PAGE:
Senator John Cornyn Wants Answers: Did U.S. Attorney Carmen Ortiz Aim To ‘Make An Example’ Of Aaron Swartz?

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It’s been one week since the death of Aaron Swartz, the prominent programmer and digital activist who took his own life as he was facing federal prosecution for computer fraud after he allegedly used the network at MIT to illegally download a large cache of scientific journals from JSTOR. Since then, a number of people — including Swartz’s family, friends, and longtime colleagues — have questioned whether Massachusetts’ U.S. Attorney Carmen Ortiz was overzealous in her prosecution of Swartz’s case, and how this may have impacted Swartz’s state of mind leading up to his death.

And now those questions have escalated to the legislative level. On Friday John Cornyn, the Republican Senator from Texas, wrote a letter to United States Attorney General Eric Holder demanding answers on the “prosecutorial conduct” surrounding Aaron Swartz’s case — specifically, whether Ortiz’s office handled things appropriately.

One of the key questions Cornyn asks is whether the punishment that was threatened in the Swartz case — as many as 35 years in prison — was proportional to his alleged crime. He also asks Holder whether the U.S. Attorney’s intention was to “make an example” of Swartz. It bears mention that Cornyn, who was once an early sponsor of SOPA, does not take a soft line on digital crime: He has publicly stated that “stealing content is theft, plain and simple.” Nevertheless, he has serious questions about how aggressive the government should be in cases such as Swartz’s.

It goes without saying that this is an incredibly unfortunate and tragic situation all around. But one potentially positive aspect is that it seems to be sparking a very important discussion about what should be considered a crime in the digital age, and how infractions that do occur should be punished.

Here is the full text of Cornyn’s letter:

January 18, 2013

The Honorable Eric Holder
Attorney General
United States Department of Justice
950 Pennsylvania Avenue, N.W.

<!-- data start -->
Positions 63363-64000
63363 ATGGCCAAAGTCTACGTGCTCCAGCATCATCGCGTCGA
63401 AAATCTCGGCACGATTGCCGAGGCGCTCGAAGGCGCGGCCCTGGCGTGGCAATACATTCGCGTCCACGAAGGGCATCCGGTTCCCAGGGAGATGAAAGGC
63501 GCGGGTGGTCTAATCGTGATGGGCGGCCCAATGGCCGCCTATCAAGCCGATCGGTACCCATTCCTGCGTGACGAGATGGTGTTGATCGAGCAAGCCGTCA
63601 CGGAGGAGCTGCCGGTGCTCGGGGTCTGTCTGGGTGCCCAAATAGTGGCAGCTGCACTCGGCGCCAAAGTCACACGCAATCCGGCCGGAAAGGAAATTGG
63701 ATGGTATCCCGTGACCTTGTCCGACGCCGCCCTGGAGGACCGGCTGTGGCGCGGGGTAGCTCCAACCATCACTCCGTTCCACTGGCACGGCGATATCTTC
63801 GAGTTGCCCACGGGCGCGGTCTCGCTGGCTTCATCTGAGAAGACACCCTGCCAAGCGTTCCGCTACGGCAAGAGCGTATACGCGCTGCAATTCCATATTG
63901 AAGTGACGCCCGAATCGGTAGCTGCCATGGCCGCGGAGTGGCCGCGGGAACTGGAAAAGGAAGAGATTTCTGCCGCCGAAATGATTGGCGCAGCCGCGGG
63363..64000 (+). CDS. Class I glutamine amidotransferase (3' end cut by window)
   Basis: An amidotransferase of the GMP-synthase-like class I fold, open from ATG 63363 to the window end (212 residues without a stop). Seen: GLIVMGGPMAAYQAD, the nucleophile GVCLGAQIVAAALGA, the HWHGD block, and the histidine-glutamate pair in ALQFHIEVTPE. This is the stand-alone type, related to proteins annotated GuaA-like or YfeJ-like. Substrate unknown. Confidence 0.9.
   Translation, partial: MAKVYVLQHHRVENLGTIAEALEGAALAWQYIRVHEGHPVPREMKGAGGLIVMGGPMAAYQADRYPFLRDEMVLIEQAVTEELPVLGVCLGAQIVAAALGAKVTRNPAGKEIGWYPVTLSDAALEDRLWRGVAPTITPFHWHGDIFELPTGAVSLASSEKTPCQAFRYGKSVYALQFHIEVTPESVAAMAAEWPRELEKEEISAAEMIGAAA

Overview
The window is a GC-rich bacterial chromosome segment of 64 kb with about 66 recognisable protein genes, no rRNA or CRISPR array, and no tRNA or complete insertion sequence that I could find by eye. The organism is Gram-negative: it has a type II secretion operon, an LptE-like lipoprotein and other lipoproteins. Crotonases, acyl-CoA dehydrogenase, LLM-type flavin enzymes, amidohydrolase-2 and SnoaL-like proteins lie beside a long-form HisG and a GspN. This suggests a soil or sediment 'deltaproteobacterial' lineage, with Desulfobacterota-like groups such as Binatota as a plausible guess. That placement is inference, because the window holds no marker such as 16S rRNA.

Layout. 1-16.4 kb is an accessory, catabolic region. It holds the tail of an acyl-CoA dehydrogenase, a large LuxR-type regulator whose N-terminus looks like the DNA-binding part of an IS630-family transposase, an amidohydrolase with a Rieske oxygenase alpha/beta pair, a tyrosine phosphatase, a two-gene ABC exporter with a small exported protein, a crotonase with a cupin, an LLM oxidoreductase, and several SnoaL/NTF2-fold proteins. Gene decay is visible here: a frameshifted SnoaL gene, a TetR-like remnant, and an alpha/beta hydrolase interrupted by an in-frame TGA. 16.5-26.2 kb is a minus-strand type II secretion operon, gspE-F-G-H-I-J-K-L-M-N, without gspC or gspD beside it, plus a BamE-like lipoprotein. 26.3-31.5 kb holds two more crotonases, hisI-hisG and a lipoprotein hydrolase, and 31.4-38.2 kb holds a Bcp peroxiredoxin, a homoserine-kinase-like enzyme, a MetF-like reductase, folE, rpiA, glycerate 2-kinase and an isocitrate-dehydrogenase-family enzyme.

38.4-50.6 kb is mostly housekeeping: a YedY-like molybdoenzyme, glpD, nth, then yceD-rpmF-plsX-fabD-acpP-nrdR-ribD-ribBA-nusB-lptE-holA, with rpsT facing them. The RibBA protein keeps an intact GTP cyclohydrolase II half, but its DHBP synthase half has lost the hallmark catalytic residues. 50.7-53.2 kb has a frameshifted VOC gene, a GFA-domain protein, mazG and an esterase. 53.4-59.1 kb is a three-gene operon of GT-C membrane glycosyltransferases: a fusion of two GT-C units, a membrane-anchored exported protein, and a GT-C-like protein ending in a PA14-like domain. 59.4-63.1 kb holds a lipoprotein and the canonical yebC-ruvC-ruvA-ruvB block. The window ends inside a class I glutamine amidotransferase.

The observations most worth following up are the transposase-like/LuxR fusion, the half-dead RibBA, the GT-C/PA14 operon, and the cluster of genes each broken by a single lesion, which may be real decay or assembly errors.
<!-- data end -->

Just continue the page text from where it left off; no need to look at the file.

Washington, DC 20530

Dear Attorney General Holder:

Like many Americans, I was saddened to learn last week of the death of Aaron Swartz. Mr. Swartz was, among other things, a brilliant technologist and a committed activist for the causes in which he believed – including, notably, the freedom of information. His death, at the young age of twenty-six, was tragic.

As you are doubtless aware, Mr. Swartz was facing an aggressive prosecution by the Department of Justice when he took his own life. The U.S. Attorney’s Office for the District of Massachusetts accused him of breaking into the computer networks of the Massachusetts Institute of Technology and downloading without authorization thousands of academic articles from a subscription service. While the subscription service did not support a prosecution, in July 2011 the U.S. Attorney’s office indicted him on four counts of fraud and computer crimes, charges that reportedly could have resulted in up to 35 years imprisonment and a $1 million dollar fine. This past September, the U.S. Attorney’s office filed a superseding indictment charging Mr. Swartz with thirteen felony counts and the prospect of even longer imprisonment and greater fines.

Mr. Swartz’s case raises important questions about prosecutorial conduct:

First, on what basis did the U.S. Attorney for the District of Massachusetts conclude that her office’s conduct was “appropriate?” Did that office, or any office within the Department, conduct a review? If so, please identify that review and supply its contents.

Second, was the prosecution of Mr. Swartz in any way retaliation for his exercise of his rights as a citizen under the Freedom of Information Act? If so, I recommend that you refer the matter immediately to the Inspector General.

Third, what role, if any, did the Department’s prior investigations of Mr. Swartz play in the decision of with which crimes to charge him? Please explain the basis for your answer.

Fourth, why did the U.S. Attorney’s office file the superseding indictment?

Fifth, when the U.S. Attorney’s office drafted the indictment and the superseding indictment, what consideration was given to whether the counts charged and the associated penalties were proportional to Mr. Swartz’s alleged conduct and its impact upon victims?

Sixth, was it the intention of the U.S. Attorney and/or her subordinates to “make an example” of Mr. Swartz? Please explain.

Finally, the U.S. Attorney has blamed the “severe punishments authorized by Congress” for the apparent harshness of the charges Mr. Swartz faced. Does the Department of Justice give U.S. Attorneys discretion to charge defendants (or not charge them) with crimes consistent with their view of the gravity of the wrongdoing in a specific case?

I appreciate your prompt and thorough answers to these questions.

Sincerely,

JOHN CORNYN

United States Senator

A public memorial service for Aaron Swartz is being held in New York City today from 4pm-6pm ET. You can watch a livestream here.